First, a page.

Pelicans were historically unlucky in loss to Lakers

Malik Beasley & D'Angelo Russell, Los Angles Lakers. (Photo by Sean Gardner/Getty Images)
Malik Beasley & D'Angelo Russell, Los Angles Lakers. (Photo by Sean Gardner/Getty Images) /

Sometimes, it is better to be lucky than good.

The New Orleans Pelicans were not that in their 123-108 loss to the Los Angles Lakers. In fact, some would say they were the exact opposite of that.

To explain, let’s think about this. The Lakers are 27th in the league in three-point makes per game (10.7) and 26th in the league in three-point percentage (34.2%). However, they are tied for fourth in the league in points per game (54.8).

This has changed a little bit since the moves they made at the trade deadline, but for the most part, the Lakers are a team with more interior-centric personnel. So, if they were going to beat the Pelicans last night, it is likely that they would have a great game in the interior, right? After all, that was the case when these two teams last played each other, and the Lakers beat the Pelicans 120-102.

But alas, this go-around, the Pelicans figured some stuff out in that department – winning the points in the paint battle 56 to 38.

So how did they lose by 15? 

Well, the Lakers, the team we just established as one of the worst outside shooting teams in basketball, decided yesterday was the perfect time to shoot the lights out of the gym – canning 18 of their 39 three-point attempts (46.2%).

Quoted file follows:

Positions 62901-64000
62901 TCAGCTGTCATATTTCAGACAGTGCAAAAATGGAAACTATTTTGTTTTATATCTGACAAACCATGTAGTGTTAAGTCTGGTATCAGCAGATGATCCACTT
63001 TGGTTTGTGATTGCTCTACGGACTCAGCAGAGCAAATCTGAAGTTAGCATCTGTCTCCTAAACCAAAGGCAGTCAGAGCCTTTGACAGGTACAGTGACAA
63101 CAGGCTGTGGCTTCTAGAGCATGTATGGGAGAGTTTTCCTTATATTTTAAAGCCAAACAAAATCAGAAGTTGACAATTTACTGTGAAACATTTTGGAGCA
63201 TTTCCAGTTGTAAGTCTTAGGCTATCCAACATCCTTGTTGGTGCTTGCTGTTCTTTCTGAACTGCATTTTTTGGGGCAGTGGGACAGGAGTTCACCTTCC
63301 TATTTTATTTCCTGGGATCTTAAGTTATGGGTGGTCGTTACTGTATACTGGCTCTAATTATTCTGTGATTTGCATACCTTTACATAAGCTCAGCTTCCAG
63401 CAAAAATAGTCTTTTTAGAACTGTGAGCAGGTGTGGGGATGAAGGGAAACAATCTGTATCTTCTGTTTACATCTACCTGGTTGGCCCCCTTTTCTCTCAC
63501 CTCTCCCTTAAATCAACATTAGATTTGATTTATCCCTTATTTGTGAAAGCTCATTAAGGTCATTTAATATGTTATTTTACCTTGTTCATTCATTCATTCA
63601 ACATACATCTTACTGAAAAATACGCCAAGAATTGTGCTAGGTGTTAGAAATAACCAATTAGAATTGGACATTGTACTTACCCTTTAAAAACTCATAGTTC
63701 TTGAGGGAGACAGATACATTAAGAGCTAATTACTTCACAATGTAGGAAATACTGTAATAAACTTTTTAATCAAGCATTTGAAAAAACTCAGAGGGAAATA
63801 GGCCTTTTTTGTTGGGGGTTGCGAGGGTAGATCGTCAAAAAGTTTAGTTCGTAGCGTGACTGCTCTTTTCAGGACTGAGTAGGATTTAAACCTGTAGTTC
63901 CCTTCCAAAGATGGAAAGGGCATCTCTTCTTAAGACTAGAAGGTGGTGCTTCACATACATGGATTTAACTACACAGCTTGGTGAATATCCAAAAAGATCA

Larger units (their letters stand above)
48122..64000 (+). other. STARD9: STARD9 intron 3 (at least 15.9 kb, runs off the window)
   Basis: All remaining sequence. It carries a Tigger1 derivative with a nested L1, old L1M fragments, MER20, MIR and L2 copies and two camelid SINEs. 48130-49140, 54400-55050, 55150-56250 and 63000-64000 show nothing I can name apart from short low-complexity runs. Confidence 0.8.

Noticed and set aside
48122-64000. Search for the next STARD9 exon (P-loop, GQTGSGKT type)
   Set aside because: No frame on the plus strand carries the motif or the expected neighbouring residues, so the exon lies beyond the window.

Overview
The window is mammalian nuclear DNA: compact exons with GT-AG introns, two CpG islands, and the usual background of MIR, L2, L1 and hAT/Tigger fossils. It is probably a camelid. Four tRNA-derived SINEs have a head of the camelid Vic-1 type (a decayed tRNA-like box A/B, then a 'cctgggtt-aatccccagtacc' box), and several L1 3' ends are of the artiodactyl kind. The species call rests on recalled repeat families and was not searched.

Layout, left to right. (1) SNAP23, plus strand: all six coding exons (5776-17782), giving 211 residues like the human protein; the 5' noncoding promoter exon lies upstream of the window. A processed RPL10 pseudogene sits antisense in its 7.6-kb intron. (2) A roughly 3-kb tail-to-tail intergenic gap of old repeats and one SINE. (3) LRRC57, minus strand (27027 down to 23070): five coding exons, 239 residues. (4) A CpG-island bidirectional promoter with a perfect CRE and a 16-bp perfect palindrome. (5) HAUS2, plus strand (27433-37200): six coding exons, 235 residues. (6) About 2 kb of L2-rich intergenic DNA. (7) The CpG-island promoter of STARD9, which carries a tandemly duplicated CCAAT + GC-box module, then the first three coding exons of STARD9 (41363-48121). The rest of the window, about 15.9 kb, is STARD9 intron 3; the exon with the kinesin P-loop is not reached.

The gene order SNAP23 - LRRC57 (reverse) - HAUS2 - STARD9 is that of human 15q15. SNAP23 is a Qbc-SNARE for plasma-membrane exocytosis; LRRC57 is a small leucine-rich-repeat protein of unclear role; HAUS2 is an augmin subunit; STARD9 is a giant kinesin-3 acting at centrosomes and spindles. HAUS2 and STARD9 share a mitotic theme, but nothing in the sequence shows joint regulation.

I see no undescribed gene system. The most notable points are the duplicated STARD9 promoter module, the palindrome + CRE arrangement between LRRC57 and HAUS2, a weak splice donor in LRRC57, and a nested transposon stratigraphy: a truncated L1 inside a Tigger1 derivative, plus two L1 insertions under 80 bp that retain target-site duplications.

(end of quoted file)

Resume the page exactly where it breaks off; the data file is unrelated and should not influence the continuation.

Meanwhile, the Pelicans, a lackluster three-point shooting team in their own right (22nd in three-point makes per game), could only convert on 11 of their 43 attempts from behind the line (25.6%).

We’ve talked about it before in the team’s loss to the New York Knicks, but on a game-to-game basis, team shooting (a variable sometimes highly influenced by luck) can heavily swing the outcome of a game one way or another. And while that doesn’t explain all that happened yesterday, it does explain a good chunk of the equation.

Coach Willie Green even alluded to this phenomenon a bit in his post-game presser after last night’s loss:

The Pelicans can’t be all mad, though. In the game before (a blowout win against the Portland Trail Blazers), they had the very same shooting disparity benefit them, with the Blazers shooting 30.3% from three and them shooting 47.5%.

It just sucks that their bad luck came during a big game between two teams desperately battling for playoff positioning. After that loss, the Pelicans are now tied with the Utah Jazz for 11th, sitting one game outside the Western Conference Play-In picture.

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